Personal shopping boxes like Stitch Fix and Trunk Club are all the rage, but I haven’t had good luck with them. Several readers suggested that I try Le Tote. And once I Googled Le Tote, the social media gods decided that I should see nothing but Le Tote ads for weeks.
Le Tote is a monthly membership service that allows you to rent clothing. I chose the $79 box, which allows me 3 pieces of clothing and 2 accessories per tote. I can receive two totes per month, and customize the items that go in my tote. And if I want to add another item, I can do so for $9.99. I also pay the extra $5 per month for insurance.
My First Tote. Utter disaster. Not knowing how to customize the tote before it shipped, I clicked the wrong button and ended up with a tote that literally went back the day after it arrived. It had a running jacket (I don’t run), a pair of embroidered cropped jeans (so not my style), and a handful of other pieces that were a bad fit for my needs in my lifestyle.
But again, this was mostly my fault. The process of customizing the tote seems complicated the first time. You have seven days to customize your tote, so take your time to sort out the process for the best experience with your first tote.
My Second Tote. Better. Because I picked everything in it. So it had to be.
The clothes come mostly from mid-level brands like T Tahari, Vince Camuto, August 1 Eight, and BCBGeneration. There are also better brands like Kate Spade New York but the selections are more limited. Every piece that I received was in good condition. Some were in like new condition, others in gently worn condition.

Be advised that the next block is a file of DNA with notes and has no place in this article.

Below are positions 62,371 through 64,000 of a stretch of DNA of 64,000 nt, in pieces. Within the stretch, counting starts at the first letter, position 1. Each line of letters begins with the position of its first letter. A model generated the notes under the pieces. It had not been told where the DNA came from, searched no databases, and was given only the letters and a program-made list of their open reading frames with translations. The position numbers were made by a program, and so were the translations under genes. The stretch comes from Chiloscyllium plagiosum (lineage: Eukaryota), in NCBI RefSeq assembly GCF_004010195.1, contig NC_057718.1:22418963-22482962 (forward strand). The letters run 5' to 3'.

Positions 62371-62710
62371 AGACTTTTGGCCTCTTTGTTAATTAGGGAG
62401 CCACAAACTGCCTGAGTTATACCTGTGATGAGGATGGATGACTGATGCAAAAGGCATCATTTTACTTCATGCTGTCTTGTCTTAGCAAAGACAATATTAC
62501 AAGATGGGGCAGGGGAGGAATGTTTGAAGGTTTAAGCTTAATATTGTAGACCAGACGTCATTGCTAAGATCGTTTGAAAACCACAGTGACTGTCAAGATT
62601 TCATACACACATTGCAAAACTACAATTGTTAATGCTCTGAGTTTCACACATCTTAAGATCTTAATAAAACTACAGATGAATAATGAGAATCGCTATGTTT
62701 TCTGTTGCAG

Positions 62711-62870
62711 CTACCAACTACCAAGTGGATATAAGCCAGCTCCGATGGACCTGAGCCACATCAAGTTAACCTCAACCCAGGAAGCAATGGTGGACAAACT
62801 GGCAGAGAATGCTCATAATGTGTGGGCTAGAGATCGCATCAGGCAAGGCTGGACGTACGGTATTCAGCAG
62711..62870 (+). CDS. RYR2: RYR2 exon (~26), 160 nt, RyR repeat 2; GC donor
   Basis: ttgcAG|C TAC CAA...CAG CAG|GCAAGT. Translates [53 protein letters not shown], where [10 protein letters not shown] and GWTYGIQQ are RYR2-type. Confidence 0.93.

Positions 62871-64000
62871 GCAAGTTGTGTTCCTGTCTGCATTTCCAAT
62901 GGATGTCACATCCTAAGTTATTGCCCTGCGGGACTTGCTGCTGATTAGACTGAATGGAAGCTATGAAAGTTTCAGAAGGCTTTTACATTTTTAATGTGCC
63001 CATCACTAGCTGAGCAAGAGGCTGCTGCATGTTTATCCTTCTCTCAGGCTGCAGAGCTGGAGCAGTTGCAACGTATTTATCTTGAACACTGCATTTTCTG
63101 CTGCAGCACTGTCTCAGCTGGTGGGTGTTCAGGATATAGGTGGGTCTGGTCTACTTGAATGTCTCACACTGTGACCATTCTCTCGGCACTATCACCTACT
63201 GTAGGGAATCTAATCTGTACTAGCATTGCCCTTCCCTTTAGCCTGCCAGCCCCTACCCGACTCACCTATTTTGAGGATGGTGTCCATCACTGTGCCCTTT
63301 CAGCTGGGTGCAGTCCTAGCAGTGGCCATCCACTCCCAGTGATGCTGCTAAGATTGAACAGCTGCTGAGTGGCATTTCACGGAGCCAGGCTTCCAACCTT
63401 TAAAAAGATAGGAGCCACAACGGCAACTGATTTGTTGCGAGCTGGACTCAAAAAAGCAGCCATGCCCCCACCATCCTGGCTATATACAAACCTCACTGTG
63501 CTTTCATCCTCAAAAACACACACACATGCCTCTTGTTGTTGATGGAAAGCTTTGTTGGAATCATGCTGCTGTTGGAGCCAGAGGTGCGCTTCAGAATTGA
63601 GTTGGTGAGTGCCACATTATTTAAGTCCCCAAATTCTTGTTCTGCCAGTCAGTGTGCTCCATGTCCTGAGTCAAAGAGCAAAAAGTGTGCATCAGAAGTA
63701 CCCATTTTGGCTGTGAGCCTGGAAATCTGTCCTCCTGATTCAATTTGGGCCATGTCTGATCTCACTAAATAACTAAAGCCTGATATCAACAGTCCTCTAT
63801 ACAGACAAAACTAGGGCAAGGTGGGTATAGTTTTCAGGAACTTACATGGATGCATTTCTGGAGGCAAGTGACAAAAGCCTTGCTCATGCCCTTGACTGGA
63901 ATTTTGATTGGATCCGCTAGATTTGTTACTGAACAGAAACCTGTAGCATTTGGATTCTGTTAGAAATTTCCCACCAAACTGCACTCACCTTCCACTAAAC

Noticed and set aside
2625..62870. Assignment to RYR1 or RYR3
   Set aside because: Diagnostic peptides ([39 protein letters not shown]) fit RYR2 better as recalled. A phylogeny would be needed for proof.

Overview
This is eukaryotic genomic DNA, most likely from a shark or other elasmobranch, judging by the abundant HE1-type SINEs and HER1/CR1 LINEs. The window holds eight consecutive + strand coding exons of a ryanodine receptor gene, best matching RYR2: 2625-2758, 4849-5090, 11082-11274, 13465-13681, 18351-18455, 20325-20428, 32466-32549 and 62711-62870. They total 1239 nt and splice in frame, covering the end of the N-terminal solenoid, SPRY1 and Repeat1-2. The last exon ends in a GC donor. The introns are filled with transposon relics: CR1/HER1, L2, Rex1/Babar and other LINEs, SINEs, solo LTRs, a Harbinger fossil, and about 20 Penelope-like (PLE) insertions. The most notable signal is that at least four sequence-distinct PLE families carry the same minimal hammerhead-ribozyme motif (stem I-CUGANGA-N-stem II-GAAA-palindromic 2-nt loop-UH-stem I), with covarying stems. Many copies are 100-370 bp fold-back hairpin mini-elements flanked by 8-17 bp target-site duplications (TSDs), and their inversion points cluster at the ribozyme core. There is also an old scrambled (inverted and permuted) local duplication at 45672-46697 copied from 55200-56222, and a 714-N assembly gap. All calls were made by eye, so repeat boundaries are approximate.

Buying Clothing. You can buy the clothes that come in your totes for a discounted price. You can also buy pieces directly from the website. As luck would have it, a Rachel Rachel Roy dress that I wanted happened to be available on Le Tote even though it was sold out in my size at Nordstrom. So I snapped that up for 40% off retail. It’s in like new condition. And I’m very happy with it. But one word of caution, the shipping takes forever and it’s possible that the item you want may not be available (you’ll be refunded if they can’t deliver).
Overall Impressions. Le Tote turned out to be the perfect solution to my current wardrobe conundrum. I’ve gained some weight over the last year, and while it’s slowly coming off, I don’t want to invest in clothes that are 1-2 sizes larger than I will need when I lose the last of it. Second, my job with the legislature is temporary, and I don’t want to buy new clothes just because I feel like my wardrobe is feeling a bit stale.
Being able to rent a few nice pieces in the size I need now has made my life so much easier. A new blazer here, a dress there, just having a couple of new things has made getting dressed much more enjoyable. And if a piece doesn’t work — either because the fit isn’t right or I don’t like — I’m not committed to it.
Le Tote has also allowed me to try out a few pieces that I was looking at buying. I don’t wear pants often, but I wanted to see if a pair of wide leg trousers would be flattering. So I rented a pair. They were fantastic, and I’m considering keeping them.
Also, for those of you who are planning to have children in the near future. Le Tote offers a maternity wear service. So you don’t need to invest in pricey pieces to get you through a pregnancy. A great solution for both pregnancy and postpartum dressing.
Honestly, I’m really glad I tried Le Tote. It’s the best solution for my current situation. It would also be great if you were heading to a conference or had a one-off event to attend like a work dinner or a family reunion.
If you want to try Le Tote, you can get a free tote using this link. If you decide to subscribe, I’ll earn $25. It’s definitely worth a try if you want to be able to rent a few new pieces each month for less than the price of a new pair of jeans.
The rules for Saw it on Social are simple: I write an unsponsored and ungifted review of a product that’s promoted heavily on social media. I spend my own money because that’s the best way to know whether these heavily praised products are worth the money. Some are, some aren’t.